KANSAS CITY — The precipitous drop of nearly 65% in crude oil futures prices since early July has been as jarring as the run-up in prices to record highs, but it also has left the impression that volatility in the oil market may be here for the foreseeable future with demand as a principle swing factor.
"It’s all about demand," said Amanda Kurzendoerfer, commodity analyst with Summit Energy, Louisville, Ky. "Demand in the United States is the weakest it has been since 1980."
Businesses and consumers alike welcomed the break in diesel fuel and gasoline prices as crude oil futures plunged more than $95 a barrel from the July 11 record high of $147.27 to below $50 last week.
U.S. average retail diesel prices droppedbelow $3 a gallon the week of Nov. 10 for the first time since September 2007, according to the Energy Information Administration (E.I.A.). With a national average of $2.81 a gallon last week, diesel prices were down $1.95, or 41%, from the record high of $4.76 the week of July 14. Average regular grade gasoline prices were $2.07 a gallon on Nov. 17, down $2.04, or 50%, from a July high of $4.11.
With crude oil prices rising nearly 70% from January to July and then declining nearly 65% from July to November, the question is: where will crude oil, and subsequently diesel fuel and gasoline prices, go from here?
In its Nov. 12 Short-Term Energy Outlook, the E.I.A. sharply ratcheted down its forecasts for crude oil, gasoline and diesel fuel prices for 2008 and 2009.
"The current U.S. and global economic downturn has led to a decrease in global energy demand and a rapid and substantial reduction in crude oil and other energy prices," the E.I.A. said. "Further deterioration in actual or expected global economic growth as a fallout of the current financial crisis may lead to even lower oil prices."
"Crude oil demand is down with the global economy," said Tim Statts, director of risk management and vice-president, Summit Energy, during a Sosland Publishing Seminar Markets Update Webinar Nov. 12. He noted a cut in crude oil production had little impact on prices because "we’re in a demand-driven market in oil right now." The Organization of Petroleum Exporting Countries (OPEC) reduced crude oil output by 1.5 million barrels a day as of Nov. 1.
The E.I.A. forecast West Texas Intermediate crude oil prices to average $101.45 a barrel in 2008 and $63.50 in 2009, down from its October forecast of $112 for both years and compared with $72.32 in 2007.
Ms. Kurzendoerfer said she expects crude oil prices in the "$50s and $60s through 2009."
Mr. Statts said he "would not be surprised" to see crude oil prices move up to $70 a barrel and then drop to $40.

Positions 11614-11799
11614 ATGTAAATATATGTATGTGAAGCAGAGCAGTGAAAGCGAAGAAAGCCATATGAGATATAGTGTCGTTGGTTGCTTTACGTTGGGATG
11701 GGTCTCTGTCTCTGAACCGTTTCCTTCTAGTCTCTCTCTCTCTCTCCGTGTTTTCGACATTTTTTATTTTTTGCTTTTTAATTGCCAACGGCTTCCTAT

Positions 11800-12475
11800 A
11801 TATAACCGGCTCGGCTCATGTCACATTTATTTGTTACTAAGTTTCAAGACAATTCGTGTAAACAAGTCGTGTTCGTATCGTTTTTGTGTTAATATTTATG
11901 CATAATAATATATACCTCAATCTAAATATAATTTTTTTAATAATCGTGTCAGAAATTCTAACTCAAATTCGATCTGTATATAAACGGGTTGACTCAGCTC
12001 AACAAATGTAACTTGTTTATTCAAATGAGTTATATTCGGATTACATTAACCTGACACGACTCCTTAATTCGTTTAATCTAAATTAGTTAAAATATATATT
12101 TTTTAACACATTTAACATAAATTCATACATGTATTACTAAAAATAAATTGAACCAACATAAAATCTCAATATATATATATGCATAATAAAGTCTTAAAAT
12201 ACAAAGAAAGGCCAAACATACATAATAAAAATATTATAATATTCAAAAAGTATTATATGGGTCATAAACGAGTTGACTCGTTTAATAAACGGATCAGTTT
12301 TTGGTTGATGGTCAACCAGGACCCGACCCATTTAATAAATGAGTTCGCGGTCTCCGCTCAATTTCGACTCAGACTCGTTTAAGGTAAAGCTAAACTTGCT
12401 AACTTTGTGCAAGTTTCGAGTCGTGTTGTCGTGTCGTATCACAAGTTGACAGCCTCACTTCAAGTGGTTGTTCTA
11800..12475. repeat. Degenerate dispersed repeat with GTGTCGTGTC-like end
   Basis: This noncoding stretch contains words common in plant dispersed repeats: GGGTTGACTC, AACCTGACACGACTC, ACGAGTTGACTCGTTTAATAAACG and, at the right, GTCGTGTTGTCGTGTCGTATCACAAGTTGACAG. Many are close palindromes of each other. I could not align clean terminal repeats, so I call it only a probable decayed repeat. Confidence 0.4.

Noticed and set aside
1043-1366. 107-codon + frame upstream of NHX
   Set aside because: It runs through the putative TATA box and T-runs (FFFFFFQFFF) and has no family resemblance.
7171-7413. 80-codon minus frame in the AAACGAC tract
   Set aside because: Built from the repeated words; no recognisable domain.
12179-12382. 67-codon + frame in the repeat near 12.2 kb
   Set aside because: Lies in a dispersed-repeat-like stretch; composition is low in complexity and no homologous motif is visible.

"The lows are still not in," he said. He also predicted volatility would continue.
Retail diesel prices were forecast by the E.I.A. to average $3.81 in 2008, down from $4.01 forecast in October and compared with $2.88 in 2007 and $2.73 forecast for 2009. Average regular gasoline prices were forecast at $3.29 this year and $2.37 next year compared with $3.56 forecast for both years in October and with $2.81 last year.
Consumption of all petroleum products in the United States in 2008 is projected by the E.I.A. to average 19.6 million barrels a day, down 1.1 million barrels a day, or 5.4%, from 2007.
"This marks the first time since 1980 that annual total petroleum consumption is expected to decline by more than one million barrels a day," the E.I.A. said.
Mr. Statts noted the difference between 1979-80 and now is that the earlier drop in crude oil use was supply driven and the current decline is demand driven.
U.S. crude oil production in 2008 is projected at 4.9 million barrels a day, down 120,000 barrels a day from 2007, primarily due to losses caused by hurricanes Ike and Gustav, the E.I.A. said.
"Domestic crude oil production has been steadily declining since the 1970s, and the 2008 projection for crude oil production falls below five million barrels a day for the first time since 1946," the E.I.A. said. But the agency forecast a rebound in 2009 U.S. crude production to 5.3 million barrels a day as two new platforms come into production.
Ms. Kurzendoerfer noted the sharp drop in crude oil prices along with the tight credit situation globally has prompted the cancellation of some crude oil drilling projects, which could affect supply longer term and result in supply "barely meeting" demand as had been the case just a few months ago. New sources must be brought on line regularly because global crude oil production from maturing fields naturally declines 6% a year, she said.
"Future price levels will primarily depend on the magnitude and duration of the economic downturn as well as OPEC and non-OPEC behavior," the E.I.A. said.
"OPEC is behind the curve," Ms. Kurzendoerfer said. A cut in production by OPEC takes time to filter through to the end user and might not make an impact on prices until later in 2009, she said.
An OPEC meeting scheduled for Nov. 29 originally for Middle East members only has been expanded to include all members because of the sharp downturn in crude oil prices. All OPEC members originally were set to meet Dec. 17.
This article can also be found in the digital edition of Food Business News, November 25, 2008, starting on Page 1. Click